The people of Poland are expressing outrage on Friday as news spread that their own government is on the verge of paying more than $250,000 to victims of CIA torture which took place at an agency black site in the country even as the U.S. government refuses to acknowledge the crime or take responsibility for the grave human rights abuses that took place under the Bush administration.

The European Court of Human Rights imposed the penalty against Poland for its role in the torture of two individuals— Abu Zubaydah and Abd al-Rahim al-Nashiri—both of whom were rendered by the CIA to a secret location in Poland in the wake of 9/11 attacks. Taken into custody overseas as “suspected terrorists,” the men remain detained by the U.S. government in the offshore prison at Guantanamo Bay.

According to the Associated Press, “It irks many in Poland that their country is facing legal repercussions for the secret rendition and detention program which the CIA operated under then-President George W. Bush in several countries across the world after the 9/11 attacks. So far no U.S. officials have been held accountable, but the European Court of Human Rights has shown that it doesn’t want to let European powers that helped the program off the hook.”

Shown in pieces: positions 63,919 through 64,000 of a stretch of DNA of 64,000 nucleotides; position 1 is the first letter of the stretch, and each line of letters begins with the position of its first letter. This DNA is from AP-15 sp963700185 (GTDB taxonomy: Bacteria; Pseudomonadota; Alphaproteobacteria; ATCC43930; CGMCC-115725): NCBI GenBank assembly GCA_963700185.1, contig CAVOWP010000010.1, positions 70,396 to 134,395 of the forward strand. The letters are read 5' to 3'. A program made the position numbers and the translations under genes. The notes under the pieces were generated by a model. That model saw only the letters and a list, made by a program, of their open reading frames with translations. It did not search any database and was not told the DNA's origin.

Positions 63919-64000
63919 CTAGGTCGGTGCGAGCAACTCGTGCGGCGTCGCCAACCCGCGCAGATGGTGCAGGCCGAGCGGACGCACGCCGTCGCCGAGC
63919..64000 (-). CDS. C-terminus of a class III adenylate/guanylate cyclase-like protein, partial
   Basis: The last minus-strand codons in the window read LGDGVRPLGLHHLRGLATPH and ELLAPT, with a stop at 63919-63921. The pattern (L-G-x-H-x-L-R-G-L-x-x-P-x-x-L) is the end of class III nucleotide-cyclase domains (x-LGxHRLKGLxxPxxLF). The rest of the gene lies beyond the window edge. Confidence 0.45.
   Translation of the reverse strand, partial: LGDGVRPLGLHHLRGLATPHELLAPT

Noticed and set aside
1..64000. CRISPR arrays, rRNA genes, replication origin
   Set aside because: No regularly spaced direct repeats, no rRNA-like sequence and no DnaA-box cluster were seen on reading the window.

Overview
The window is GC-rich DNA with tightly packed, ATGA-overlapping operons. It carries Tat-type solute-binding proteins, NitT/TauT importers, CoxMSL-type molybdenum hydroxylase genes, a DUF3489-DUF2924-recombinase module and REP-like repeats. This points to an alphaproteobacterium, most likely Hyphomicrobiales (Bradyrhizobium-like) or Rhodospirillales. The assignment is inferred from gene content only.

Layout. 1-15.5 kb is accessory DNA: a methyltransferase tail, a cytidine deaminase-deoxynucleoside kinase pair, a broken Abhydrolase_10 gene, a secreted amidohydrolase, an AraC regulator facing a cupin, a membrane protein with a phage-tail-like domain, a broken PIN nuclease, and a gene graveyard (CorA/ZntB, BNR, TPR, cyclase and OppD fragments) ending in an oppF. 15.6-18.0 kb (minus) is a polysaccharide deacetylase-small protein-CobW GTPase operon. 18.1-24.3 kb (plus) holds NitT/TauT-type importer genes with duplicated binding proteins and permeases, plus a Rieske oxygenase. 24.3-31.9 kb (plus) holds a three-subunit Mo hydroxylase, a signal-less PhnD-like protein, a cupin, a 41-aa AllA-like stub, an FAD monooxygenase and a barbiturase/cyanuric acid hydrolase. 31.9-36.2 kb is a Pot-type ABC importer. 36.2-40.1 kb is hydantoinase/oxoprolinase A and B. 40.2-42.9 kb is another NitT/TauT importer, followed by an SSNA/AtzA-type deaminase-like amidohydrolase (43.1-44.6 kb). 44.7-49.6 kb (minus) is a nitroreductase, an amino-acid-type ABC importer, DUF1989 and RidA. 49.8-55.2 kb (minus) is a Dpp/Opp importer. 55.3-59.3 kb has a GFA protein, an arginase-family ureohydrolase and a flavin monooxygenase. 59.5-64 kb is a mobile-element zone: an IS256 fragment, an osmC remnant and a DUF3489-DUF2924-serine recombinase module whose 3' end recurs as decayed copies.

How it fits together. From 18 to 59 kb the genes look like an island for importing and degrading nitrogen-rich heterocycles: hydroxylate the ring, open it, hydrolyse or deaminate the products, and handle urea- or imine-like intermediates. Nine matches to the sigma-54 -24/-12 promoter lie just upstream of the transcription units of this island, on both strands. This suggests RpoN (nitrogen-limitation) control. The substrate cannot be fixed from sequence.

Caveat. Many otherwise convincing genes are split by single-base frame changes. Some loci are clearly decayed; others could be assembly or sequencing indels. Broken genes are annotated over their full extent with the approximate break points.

AP‘s reporting continues:

Though Poland long fought off charges of its complicity with the CIA’s torture and rendition program, all indications now show that it will now submit to the court’s order and make the payment. According to the Los Angeles Times:

According to UPI’s reporting, “Kwasniewski is still liable for a possible jail sentence for his complicity in the CIA site, and his denial of its existence during a 2006 European Parliament investigation.”

Though the highly cited AP headline used the phrase “alleged torture” in its headline, human rights activists took issue with the qualifying language.

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